Concluding thoughts on Nigeria’s economic restructuring (2)

The new economic paradigm should not be one of perverse incentives where physical and intellectual laziness and lack of creativity is encouraged and rewarded under an equalisation programme. Rather, it should be one that encourages creativity, the enhanced use of the intellect and physical action for the purposes of economic growth and development. In this direction, taxes such as Value Added Tax and any sales tax under any guise whatsoever should be collected and utilised by the states or regions of origin with a little contribution, being not more than 30 per cent, to the central government. Again, logical reasoning must be followed in the distribution of whatever resources that come to the centre. Any state or region for instance that bans the sale and consumption of alcohol will be automatically debarred from sharing in the proceeds of what amounts to sin by their standards. The proceeds of what has become illegal and sinful in their region will be isolated and shared only among the “sinners”.

To encourage innovation and creativity, apart from the state and regional pool of funds, a central fund that will be disbursed in the form of a matching grant will be managed by the federal government. The contours of qualifications for entitlement to draw from the fund will be clearly spelt out in the enabling law. This will also include the expected deliverables and results which will manifest after such federal funding. Such sunshine funding will also be established for the improvement of sustainability, transparency, accountability in fiscal governance. Milestones will be established which when met, will entitle a region to a definite share of the federal fund. States will be encouraged to bring more of their people into the tax net as taxation will become the basis of expression of citizen’s rights. Increased tax revenue must be anchored on governance structures that are very transparent and accountable because no one will like to part with their hard earned money for the kind of structures we currently run. Currently, governors are emperors accountable to no one and some states would rather put their development plans on a web portal that will require you to pay to download same.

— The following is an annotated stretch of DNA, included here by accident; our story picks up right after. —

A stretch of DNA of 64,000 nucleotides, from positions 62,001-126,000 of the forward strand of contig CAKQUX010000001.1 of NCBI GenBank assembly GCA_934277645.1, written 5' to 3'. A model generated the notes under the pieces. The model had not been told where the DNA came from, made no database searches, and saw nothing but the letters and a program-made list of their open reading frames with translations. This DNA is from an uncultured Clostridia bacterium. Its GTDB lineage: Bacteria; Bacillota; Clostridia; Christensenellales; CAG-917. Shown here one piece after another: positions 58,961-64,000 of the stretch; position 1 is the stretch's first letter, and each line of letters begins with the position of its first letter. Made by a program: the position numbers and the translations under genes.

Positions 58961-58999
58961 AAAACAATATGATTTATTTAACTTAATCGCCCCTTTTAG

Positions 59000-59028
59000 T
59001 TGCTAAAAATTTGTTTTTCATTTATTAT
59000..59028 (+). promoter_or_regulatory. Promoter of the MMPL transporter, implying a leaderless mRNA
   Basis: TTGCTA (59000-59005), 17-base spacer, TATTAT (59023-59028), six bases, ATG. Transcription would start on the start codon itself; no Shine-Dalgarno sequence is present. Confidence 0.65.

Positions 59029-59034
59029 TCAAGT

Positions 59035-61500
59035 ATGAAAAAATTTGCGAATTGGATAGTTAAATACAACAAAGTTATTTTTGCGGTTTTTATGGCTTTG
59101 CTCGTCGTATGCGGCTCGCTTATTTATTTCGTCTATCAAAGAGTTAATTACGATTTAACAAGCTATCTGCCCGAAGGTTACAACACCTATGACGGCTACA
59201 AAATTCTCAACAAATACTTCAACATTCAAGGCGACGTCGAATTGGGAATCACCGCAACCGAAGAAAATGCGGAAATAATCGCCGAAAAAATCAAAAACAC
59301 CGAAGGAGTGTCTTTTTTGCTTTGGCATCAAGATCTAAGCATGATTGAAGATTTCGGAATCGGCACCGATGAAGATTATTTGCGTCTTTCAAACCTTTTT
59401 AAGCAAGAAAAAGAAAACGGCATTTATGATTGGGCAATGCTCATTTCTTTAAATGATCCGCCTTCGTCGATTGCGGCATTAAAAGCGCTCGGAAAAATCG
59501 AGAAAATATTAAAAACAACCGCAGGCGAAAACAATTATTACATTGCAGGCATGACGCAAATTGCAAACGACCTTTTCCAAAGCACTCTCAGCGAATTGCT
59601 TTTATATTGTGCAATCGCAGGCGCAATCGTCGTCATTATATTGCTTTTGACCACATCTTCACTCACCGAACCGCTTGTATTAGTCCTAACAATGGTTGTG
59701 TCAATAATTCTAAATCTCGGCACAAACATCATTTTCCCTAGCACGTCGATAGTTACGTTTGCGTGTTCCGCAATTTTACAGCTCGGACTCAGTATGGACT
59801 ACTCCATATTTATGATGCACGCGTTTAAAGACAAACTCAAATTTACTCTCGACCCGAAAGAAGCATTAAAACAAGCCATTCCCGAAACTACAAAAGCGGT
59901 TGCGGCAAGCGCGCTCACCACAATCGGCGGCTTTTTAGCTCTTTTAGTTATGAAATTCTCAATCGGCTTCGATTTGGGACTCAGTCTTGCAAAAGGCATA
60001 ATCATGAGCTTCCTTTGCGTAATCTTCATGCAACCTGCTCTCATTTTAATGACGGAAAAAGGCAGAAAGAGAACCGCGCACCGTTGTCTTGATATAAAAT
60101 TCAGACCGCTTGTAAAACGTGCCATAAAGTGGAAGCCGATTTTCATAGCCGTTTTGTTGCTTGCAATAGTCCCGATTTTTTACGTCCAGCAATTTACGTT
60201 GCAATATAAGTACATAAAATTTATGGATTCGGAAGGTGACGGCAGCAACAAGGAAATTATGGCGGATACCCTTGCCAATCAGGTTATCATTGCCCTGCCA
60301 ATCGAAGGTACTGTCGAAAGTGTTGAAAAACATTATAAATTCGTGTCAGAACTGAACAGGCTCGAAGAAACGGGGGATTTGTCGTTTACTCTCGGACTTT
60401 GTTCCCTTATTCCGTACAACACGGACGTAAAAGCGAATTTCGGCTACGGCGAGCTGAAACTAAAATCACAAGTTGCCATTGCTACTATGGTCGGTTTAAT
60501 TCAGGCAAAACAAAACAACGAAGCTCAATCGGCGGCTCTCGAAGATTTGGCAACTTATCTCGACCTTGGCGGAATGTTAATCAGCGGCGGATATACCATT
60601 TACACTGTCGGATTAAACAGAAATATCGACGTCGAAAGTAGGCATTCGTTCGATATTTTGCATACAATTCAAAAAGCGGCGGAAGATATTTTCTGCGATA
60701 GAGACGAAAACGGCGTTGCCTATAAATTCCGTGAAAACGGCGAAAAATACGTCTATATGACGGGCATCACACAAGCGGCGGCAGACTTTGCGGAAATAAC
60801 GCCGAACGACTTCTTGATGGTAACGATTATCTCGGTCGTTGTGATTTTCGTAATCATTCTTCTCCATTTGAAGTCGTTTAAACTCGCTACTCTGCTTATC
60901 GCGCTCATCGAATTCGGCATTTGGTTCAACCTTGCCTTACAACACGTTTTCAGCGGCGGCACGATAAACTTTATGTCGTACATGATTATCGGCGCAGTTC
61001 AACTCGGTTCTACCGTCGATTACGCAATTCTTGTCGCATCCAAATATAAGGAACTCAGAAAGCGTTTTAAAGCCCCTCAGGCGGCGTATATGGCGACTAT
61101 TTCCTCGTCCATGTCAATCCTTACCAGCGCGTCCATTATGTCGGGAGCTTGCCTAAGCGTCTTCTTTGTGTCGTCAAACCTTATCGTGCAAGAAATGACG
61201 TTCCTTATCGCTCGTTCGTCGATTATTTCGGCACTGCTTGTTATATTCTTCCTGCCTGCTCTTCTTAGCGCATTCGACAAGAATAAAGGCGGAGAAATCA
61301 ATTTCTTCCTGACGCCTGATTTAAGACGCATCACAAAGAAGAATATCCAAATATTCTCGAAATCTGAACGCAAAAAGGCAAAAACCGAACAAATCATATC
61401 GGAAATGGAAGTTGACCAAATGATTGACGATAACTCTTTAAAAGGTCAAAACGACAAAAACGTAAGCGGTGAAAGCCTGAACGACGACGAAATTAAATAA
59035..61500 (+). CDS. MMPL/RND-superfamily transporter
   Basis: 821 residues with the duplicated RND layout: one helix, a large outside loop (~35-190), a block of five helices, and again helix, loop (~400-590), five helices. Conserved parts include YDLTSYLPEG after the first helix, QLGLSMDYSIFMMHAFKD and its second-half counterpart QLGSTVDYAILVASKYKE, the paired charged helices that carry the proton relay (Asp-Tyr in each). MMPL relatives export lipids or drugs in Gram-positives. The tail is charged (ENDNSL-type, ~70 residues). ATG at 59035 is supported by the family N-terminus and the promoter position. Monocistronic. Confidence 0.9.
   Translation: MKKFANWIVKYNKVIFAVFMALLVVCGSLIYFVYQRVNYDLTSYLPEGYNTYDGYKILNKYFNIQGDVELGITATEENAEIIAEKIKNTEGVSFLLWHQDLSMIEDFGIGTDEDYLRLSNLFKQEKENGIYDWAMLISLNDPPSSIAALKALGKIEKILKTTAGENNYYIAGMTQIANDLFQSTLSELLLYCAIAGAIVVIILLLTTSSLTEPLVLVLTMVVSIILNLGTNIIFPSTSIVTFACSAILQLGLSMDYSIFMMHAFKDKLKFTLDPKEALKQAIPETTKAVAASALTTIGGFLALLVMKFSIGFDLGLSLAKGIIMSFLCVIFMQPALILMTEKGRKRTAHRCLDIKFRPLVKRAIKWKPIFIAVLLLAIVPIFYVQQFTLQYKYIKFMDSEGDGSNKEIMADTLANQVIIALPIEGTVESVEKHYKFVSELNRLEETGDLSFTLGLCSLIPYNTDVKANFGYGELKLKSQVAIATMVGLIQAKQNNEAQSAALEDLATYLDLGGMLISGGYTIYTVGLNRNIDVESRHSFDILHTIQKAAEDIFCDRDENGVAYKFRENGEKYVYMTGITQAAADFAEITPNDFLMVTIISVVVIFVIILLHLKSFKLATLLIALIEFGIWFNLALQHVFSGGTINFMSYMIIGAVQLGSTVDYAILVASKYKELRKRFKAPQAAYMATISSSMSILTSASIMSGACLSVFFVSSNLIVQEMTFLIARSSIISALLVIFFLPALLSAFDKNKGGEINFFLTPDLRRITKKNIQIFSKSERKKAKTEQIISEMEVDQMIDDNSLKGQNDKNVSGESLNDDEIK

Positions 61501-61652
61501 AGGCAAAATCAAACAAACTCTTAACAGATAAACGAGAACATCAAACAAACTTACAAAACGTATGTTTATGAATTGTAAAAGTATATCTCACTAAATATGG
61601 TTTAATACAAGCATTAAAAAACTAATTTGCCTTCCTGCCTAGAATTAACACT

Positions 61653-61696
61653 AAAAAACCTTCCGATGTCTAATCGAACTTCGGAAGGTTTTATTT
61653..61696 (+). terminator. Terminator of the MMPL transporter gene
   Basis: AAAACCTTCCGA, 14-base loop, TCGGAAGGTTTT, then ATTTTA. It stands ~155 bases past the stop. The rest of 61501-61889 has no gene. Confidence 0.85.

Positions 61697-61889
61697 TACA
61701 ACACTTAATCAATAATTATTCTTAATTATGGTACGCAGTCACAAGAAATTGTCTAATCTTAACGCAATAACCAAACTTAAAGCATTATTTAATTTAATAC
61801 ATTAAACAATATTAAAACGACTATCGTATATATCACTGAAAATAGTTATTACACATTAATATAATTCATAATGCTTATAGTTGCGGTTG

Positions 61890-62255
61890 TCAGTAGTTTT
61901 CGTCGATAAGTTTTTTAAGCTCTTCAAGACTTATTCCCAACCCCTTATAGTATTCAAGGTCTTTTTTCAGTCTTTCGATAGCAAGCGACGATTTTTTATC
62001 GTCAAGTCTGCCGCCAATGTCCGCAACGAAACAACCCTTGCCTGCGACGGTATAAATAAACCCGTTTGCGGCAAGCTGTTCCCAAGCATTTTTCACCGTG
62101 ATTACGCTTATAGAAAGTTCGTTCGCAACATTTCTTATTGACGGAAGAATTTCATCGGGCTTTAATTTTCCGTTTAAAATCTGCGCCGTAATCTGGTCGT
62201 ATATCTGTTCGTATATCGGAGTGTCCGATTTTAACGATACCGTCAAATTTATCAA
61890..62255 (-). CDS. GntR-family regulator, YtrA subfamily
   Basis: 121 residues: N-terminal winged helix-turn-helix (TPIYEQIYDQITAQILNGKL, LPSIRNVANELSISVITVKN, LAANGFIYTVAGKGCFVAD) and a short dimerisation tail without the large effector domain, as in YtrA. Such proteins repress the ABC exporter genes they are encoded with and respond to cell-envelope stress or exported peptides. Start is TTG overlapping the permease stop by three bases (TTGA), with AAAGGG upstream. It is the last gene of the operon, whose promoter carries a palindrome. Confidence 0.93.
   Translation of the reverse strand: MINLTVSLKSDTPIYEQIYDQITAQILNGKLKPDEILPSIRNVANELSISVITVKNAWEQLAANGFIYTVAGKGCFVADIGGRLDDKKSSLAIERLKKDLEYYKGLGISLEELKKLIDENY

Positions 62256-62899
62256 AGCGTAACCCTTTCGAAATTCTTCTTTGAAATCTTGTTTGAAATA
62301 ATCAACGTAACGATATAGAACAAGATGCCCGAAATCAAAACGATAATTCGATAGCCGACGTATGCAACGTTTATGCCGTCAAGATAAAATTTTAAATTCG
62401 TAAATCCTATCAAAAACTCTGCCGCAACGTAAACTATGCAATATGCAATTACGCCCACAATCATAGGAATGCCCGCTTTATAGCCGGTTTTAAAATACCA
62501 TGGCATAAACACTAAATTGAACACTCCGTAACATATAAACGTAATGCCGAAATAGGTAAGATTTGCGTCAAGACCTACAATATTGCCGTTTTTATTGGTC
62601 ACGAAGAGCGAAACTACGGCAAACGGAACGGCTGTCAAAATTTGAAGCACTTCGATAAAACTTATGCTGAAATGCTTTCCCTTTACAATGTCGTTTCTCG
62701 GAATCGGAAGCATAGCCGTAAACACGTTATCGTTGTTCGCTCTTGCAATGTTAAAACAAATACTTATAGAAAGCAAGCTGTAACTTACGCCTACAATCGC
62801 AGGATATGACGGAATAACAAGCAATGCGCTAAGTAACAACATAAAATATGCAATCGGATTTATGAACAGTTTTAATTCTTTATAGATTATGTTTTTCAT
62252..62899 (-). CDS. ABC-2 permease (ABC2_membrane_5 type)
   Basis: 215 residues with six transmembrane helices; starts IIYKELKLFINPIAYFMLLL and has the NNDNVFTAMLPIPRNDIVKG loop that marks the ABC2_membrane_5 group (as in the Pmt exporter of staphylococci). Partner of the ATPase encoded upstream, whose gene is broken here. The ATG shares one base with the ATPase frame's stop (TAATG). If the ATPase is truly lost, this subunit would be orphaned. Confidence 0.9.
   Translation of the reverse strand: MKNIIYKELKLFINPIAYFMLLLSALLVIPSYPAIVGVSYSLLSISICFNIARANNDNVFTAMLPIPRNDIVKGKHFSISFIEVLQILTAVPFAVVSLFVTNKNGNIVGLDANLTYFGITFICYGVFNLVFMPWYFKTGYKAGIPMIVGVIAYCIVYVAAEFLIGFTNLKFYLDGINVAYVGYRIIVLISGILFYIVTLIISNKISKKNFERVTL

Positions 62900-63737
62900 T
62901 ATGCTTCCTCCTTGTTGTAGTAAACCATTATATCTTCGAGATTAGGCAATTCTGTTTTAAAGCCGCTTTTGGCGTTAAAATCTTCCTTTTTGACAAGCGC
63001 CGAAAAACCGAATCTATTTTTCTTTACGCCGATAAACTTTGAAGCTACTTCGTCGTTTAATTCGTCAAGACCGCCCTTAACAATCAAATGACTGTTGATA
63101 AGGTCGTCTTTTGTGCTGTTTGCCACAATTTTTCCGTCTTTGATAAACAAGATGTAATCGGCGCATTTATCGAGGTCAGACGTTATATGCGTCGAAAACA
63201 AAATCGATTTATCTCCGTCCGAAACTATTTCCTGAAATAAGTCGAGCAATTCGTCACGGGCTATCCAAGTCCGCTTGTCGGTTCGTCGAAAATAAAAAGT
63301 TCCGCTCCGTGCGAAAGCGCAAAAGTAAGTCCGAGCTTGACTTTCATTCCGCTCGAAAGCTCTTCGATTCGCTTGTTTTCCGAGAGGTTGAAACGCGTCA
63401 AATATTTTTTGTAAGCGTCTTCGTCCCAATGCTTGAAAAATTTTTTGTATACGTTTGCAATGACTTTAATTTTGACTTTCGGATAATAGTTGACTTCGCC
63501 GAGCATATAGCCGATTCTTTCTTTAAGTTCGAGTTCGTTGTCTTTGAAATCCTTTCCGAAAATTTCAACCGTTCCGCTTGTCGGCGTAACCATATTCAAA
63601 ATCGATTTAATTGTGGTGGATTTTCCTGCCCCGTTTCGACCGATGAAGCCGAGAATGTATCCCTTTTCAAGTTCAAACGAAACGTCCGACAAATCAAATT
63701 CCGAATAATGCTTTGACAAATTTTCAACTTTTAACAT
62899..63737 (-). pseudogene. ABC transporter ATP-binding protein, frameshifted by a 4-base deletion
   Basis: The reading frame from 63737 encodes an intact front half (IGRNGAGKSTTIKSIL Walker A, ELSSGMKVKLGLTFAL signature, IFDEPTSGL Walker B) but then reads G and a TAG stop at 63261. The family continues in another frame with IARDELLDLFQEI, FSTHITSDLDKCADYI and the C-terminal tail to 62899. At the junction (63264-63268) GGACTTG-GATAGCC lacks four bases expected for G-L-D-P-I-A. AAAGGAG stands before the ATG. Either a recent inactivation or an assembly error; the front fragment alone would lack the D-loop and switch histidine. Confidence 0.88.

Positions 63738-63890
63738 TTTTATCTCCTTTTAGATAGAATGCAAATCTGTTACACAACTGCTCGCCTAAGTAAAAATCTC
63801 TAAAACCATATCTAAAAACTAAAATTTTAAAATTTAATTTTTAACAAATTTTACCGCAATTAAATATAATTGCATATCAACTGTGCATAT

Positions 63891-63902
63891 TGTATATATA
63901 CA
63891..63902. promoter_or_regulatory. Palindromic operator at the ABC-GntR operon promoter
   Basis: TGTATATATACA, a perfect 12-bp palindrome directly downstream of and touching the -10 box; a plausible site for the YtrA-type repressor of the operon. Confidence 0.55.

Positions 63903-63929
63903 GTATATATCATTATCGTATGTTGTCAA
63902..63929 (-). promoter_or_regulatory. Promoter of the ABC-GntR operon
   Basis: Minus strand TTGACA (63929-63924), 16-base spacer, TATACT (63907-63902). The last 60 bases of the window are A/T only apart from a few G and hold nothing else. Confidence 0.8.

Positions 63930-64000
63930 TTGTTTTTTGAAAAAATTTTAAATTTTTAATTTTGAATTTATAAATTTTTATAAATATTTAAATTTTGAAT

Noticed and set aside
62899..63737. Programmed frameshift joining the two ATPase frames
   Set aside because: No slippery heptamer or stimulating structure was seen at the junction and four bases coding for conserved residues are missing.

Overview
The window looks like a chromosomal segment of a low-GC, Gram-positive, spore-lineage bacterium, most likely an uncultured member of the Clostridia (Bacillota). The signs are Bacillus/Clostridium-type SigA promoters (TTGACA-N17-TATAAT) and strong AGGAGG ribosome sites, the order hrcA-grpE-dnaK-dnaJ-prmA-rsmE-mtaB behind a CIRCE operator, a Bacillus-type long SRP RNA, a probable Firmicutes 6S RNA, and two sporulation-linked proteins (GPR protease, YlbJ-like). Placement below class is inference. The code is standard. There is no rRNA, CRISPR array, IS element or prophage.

The Federal Government will lose the right to confer special and unjustifiable incentives that favour some states and regions. For instance, the idea of designating some sea ports as the only venues for the importation and clearance of certain goods will become a thing of the past. There will be competition among the ports based on the services and incentives they offer to the importers. Again, designation of international airports will be based on the meeting of certain pre-defined standards as the regulatory authorities will also lose the right to use perverse regulations to divert traffic to certain airports. The ease of doing business will be enhanced; the idea of registering companies and business names in Abuja will be a thing of the past. This will now be done at respective state or regional capitals.

Opening up Nigeria for business will mean that infrastructure projects such as electricity generation and distribution, railways, pipelines, cable-lines, etc. will no longer be designed and postulated as missions impossible, only fit for some proverbial foreign investor. The states and regions will take centre stage and with the mobilisation of the people through good governance and fiscal transparency, tap the local resources to build such infrastructure in a new model of public private collaboration. It is possible with the number of billionaires we have created through the oil boom for government to collaborate with Nigerians to build the key infrastructure with little or no foreign borrowing. Nigerians have stashed away monies in billions of dollars across the world. The challenge therefore is to get them to get back this money and invest back in the country.  Again, the model of popular capitalism where people are encouraged to invest in a localised capital market/public vehicle that gathers big and small investors for the common good can be explored.